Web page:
• Kidney Dystrophy: Causes, Pathogenesis and Clinic

    The term "dystrophy" is a derivative of two terms and in translation means a metabolic disorder. It affects a large number of organs. Especially it concerns those of them, which play an important role in the metabolism. Not for nothing renal dystrophy can serve as a marker of many such diseases.

    Short anatomical and physiological characteristics of the kidneys

    Kidneys are paired organs. Outwardly they resemble the shape of the legume fruit. Located on both sides of the spine, in the region of 11-12 thoracic and 1-2 lumbar vertebrae. The average organ size does not exceed 12 cm in length and 3-5 cm in thickness. Their concave surfaces face the vertebral column, respectively, convex - from it.

    Each kidney consists of several layers of dense tissue.

    • Connective tissue capsule. It covers almost the whole organ. In the area of ​​the sinus( located almost in the center of the side facing the spine), it passes into the ureter's membrane. There are two large vessels in the kidney. This is the renal vein and artery.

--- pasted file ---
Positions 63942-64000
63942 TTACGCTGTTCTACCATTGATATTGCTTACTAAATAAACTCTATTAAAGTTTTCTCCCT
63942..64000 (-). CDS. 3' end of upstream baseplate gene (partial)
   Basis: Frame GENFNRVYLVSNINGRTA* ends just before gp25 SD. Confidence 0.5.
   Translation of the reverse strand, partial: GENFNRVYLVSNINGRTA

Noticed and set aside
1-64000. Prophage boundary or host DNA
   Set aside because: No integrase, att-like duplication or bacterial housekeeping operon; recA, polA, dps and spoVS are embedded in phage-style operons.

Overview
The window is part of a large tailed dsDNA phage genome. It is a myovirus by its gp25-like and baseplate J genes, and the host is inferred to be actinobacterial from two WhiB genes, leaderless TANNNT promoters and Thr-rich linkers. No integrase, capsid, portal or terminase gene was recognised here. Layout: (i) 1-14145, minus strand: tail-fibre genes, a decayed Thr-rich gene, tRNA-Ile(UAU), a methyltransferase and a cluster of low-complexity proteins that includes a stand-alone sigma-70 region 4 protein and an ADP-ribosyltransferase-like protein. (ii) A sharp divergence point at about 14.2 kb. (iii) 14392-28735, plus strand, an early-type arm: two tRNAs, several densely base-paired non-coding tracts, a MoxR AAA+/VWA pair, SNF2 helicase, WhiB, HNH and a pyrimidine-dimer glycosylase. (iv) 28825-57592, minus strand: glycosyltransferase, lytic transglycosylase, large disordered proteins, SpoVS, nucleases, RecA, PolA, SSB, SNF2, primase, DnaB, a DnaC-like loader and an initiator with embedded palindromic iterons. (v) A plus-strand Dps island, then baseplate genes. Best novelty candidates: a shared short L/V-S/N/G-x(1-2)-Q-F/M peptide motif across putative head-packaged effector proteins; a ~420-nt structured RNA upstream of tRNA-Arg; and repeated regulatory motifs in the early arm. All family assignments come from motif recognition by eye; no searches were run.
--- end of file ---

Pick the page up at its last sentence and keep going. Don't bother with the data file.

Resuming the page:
• The cortex is located directly under the capsule. Immediately below it lies the brain substance. It contains nephrons. From the brain substance, in the direction of the sinus, shoots leave. Here are the blood and lymph vessels. On a cut the color of cortical, cerebral substances and processes is the same. Therefore, they are considered a single anatomical structure.
    • Almost in the center of the organ, between the processes are the so-called renal pyramids. Named for their trapezoid shape. The base is directed to the cortical substance, and the tip is toward the sine.
    • Kidney calyx. Cavities in which the pyramids pass. They open into the pelvis, from which, in turn, the ureter emerges.